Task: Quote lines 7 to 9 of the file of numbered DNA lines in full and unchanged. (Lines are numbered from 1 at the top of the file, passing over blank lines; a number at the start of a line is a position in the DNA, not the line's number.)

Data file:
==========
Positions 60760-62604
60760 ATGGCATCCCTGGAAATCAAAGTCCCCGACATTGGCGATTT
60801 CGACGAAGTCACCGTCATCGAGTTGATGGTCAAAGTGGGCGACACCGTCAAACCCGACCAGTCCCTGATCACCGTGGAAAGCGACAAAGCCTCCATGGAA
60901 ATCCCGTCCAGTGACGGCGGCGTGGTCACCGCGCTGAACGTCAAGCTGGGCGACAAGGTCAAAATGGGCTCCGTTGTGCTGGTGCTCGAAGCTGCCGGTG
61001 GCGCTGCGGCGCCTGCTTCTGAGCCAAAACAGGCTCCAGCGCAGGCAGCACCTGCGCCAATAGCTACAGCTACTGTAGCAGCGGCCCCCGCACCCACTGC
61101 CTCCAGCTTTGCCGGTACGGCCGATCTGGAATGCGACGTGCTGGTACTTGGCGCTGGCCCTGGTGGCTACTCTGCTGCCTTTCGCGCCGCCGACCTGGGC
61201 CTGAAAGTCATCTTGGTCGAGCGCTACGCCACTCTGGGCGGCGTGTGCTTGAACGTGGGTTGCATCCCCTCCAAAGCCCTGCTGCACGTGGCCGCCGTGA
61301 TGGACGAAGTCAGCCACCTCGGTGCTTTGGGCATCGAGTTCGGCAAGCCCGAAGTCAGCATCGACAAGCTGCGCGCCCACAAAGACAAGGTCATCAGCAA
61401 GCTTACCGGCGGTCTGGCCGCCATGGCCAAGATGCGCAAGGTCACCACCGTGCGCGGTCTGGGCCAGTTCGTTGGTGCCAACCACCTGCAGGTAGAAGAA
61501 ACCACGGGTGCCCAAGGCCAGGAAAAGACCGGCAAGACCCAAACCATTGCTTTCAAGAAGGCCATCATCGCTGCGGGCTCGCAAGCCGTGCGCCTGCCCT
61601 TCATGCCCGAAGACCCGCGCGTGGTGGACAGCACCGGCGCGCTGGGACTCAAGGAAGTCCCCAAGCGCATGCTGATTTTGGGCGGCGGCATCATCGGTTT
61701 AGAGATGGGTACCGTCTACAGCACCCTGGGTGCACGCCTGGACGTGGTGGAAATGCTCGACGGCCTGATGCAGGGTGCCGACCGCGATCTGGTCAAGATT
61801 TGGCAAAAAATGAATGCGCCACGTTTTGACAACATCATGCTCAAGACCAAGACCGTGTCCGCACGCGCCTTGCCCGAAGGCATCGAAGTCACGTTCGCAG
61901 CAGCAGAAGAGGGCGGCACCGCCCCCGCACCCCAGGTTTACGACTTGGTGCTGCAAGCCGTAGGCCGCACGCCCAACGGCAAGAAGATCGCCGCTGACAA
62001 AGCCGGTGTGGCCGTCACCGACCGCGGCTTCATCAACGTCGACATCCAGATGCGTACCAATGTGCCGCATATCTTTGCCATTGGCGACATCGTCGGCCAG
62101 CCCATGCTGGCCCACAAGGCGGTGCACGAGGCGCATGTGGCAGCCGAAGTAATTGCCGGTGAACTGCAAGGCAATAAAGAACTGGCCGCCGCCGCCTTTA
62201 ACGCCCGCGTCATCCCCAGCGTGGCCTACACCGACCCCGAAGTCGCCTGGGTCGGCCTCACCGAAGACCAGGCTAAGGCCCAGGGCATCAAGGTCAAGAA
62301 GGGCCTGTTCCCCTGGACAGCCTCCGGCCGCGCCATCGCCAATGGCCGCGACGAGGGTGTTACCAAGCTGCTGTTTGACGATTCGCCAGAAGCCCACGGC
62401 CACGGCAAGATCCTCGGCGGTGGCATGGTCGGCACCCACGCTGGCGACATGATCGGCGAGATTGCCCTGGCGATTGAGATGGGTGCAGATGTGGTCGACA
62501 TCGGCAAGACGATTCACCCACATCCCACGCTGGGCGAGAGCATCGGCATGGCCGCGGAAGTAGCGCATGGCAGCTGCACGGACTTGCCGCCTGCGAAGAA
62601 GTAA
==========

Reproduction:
61201 CTGAAAGTCATCTTGGTCGAGCGCTACGCCACTCTGGGCGGCGTGTGCTTGAACGTGGGTTGCATCCCCTCCAAAGCCCTGCTGCACGTGGCCGCCGTGA
61301 TGGACGAAGTCAGCCACCTCGGTGCTTTGGGCATCGAGTTCGGCAAGCCCGAAGTCAGCATCGACAAGCTGCGCGCCCACAAAGACAAGGTCATCAGCAA
61401 GCTTACCGGCGGTCTGGCCGCCATGGCCAAGATGCGCAAGGTCACCACCGTGCGCGGTCTGGGCCAGTTCGTTGGTGCCAACCACCTGCAGGTAGAAGAA